THE UNCERTAINTY created by Brexit and a desire to see the family farm succeed for years to come led one Welshpool farming family to make a feathery change.
Farmers’ Union of Wales members Mark and Helen Williams, who farm 40 suckler cows and 900 ewes at Pen Y Derw, near Welshpool, decided to diversify into egg production and have been up-and-running since June this year.
The poultry unit, which is home to 16,000 free range hens, provides the family with an additional income, as well as offering extra part time employment in the area.
“We have looked at poultry farming for the last ten years and the uncertainty created by Brexit, bearing in mind that most of our income has been provided by lamb trade and farm support payments, gave us the push we needed to make the decision and get the ball rolling,” said Mark Williams.
The planning process started in early 2015 and after lots of drawings, surveys and modelling, planning was granted in November 2015.
“Egg production is mainly a domestic market, so that takes the fear of having to export away. Originally we thought we would be going into broiler chickens but when researching the market a contract was difficult to find. The final thing that made us decide were our 3 boys. We are expanding the business to accommodate them if they wish to take over the farm in the future,” added Mark.
The eggs produced at Pen Y Derw are sold to L J Fairburns & Son, who collect them to be processed (graded) and packed, and they are then sent to distribution centres and onto supermarket shelves.
The chickens produce between 14,500 – 15,500 eggs every day, and Helen is in the chicken shed by 6.30am to check the birds, before heading back to house by 7.30 to make the boys their breakfast and do the school run.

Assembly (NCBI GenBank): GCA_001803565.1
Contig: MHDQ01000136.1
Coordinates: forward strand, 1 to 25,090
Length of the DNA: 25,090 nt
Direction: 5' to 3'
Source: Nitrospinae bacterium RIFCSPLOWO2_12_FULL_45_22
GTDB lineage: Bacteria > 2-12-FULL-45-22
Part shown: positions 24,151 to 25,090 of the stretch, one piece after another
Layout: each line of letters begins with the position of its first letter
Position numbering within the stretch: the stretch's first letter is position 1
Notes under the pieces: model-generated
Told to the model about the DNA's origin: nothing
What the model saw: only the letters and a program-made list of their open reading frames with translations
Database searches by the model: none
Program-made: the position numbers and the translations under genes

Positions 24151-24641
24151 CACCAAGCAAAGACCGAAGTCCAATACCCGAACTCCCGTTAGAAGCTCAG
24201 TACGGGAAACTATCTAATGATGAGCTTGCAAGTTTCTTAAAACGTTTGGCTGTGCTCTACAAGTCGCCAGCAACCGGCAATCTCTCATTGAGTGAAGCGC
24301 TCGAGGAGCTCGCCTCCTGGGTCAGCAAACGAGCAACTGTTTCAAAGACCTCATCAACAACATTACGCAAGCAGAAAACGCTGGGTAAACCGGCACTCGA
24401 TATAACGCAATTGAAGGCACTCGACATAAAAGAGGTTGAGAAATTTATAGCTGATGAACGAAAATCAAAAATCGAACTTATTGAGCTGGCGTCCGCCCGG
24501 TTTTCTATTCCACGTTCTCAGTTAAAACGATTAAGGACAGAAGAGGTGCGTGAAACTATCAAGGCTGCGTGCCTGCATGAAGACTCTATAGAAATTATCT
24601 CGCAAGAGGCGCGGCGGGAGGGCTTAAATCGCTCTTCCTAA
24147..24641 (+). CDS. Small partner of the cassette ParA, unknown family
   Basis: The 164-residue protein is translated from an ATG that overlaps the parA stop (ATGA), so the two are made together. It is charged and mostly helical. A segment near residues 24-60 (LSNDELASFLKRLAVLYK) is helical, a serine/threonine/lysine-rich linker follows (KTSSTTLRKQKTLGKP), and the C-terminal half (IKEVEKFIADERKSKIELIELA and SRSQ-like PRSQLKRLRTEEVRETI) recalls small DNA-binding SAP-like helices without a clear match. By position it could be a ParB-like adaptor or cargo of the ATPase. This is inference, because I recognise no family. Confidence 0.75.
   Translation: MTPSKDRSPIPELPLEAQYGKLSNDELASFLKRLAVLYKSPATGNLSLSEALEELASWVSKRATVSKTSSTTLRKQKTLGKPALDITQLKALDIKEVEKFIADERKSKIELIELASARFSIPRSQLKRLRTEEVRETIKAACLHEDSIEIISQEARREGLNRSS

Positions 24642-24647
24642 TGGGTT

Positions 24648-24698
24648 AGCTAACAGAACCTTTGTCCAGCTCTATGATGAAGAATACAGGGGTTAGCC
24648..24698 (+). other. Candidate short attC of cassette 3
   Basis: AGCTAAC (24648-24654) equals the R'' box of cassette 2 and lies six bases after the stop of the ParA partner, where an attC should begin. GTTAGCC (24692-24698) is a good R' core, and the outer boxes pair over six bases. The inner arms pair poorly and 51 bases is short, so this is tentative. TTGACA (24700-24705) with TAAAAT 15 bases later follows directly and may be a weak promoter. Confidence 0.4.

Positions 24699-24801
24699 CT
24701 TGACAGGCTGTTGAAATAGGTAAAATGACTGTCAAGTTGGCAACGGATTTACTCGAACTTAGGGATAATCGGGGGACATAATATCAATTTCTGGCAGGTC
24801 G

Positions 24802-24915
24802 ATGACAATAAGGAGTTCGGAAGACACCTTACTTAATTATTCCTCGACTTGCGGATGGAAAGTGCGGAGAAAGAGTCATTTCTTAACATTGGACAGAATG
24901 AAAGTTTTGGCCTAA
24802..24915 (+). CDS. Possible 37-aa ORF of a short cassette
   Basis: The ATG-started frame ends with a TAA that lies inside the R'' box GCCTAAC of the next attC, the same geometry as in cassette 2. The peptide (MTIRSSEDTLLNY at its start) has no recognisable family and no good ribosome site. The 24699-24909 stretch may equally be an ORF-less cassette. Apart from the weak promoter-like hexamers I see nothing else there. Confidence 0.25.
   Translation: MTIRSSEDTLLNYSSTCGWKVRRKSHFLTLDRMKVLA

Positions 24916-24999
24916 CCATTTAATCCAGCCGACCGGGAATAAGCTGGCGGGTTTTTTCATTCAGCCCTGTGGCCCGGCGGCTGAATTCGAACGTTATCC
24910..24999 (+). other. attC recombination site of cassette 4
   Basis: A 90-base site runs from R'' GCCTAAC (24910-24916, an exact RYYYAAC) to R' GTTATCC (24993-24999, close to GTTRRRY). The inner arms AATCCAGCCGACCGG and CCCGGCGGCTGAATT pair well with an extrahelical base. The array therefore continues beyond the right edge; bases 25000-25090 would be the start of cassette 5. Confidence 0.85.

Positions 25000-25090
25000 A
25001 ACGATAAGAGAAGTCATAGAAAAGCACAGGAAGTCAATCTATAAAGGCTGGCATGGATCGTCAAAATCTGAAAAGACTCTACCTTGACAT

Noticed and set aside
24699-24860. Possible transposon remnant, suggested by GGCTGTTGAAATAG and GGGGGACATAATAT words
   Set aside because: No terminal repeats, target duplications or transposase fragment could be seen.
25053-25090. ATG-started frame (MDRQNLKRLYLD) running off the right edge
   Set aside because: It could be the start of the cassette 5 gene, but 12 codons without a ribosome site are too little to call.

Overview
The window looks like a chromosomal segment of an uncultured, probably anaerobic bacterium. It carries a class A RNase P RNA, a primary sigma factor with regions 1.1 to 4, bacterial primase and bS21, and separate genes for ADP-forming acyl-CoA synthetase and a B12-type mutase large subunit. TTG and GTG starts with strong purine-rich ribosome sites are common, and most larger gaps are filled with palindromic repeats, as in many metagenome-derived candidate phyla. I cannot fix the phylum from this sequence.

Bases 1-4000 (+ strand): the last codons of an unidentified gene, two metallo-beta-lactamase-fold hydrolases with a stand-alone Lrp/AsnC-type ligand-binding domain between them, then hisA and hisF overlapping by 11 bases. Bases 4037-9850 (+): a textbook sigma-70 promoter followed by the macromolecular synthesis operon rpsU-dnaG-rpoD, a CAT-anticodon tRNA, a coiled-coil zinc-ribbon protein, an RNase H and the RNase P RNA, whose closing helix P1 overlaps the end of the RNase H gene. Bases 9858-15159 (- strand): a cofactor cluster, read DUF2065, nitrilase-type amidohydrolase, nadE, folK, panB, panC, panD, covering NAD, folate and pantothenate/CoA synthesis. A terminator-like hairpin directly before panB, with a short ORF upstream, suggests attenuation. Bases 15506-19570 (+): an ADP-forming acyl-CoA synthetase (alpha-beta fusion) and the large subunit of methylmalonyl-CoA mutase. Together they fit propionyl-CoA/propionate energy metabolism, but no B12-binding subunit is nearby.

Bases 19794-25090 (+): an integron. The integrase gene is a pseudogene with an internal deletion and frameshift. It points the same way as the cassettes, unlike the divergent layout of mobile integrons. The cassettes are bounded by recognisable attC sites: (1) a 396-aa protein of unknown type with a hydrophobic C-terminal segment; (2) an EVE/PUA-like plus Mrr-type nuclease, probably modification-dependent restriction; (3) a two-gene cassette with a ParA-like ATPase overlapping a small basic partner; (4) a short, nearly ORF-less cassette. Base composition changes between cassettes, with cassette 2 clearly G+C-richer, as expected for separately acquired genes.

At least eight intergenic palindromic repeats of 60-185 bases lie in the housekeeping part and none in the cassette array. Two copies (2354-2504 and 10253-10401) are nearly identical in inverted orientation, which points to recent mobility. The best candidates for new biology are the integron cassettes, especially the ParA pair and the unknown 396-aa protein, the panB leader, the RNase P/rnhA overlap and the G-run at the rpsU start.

Then its back to the chicken shed to start packing eggs by 9am, which takes about three hours.
By around 5pm Helen makes her way back to shed to do the final walk around and check the hens are ok.
Talking about her new routine she said: “I have to fit things in around the boys where possible and the mornings are now taken up with the hens.
“Before I had time to do other jobs, such as housework, banking, paperwork etc. so the pace here has definitely changed. Looking after the chickens is not so heavy and physical as looking after the sheep and cattle and it’s work in a dry and warmish environment.”
Walking around the chicken shed, Mark explains the production process: “The hens lay their eggs in nest boxes. Then the eggs roll onto the egg belts, which take them onto a cross conveyor and into the packing room.
“Here they are graded by hand, go through the machine to be stamped and put in trays. Then they go along a belt into a tray stacker, which stacks trays in sixes. Once we have a run of six stacks we put them on a pallet, which is a total of 720 dozen eggs. This is then wrapped and labeled and left in the cool room for collection,” he said.
Even though the couple have now got used to their new routine, it has not all been plain sailing from the start. Helen explains: “The birds arrived in a really hot week in June and they weren’t eating or drinking enough to start, although they were still gaining weight.
“That was a bit of a worry for us but thanks to the support from Lloyds animal feed we managed to get everything sorted. We also had a few very minor teething problems with the equipment but now everything is running well. With all the eggs our hens are producing we look forward to lots of cake here at home and a reduced fertiliser bill.”
But do the couple think they have made the right decision 4 months into their new way of life?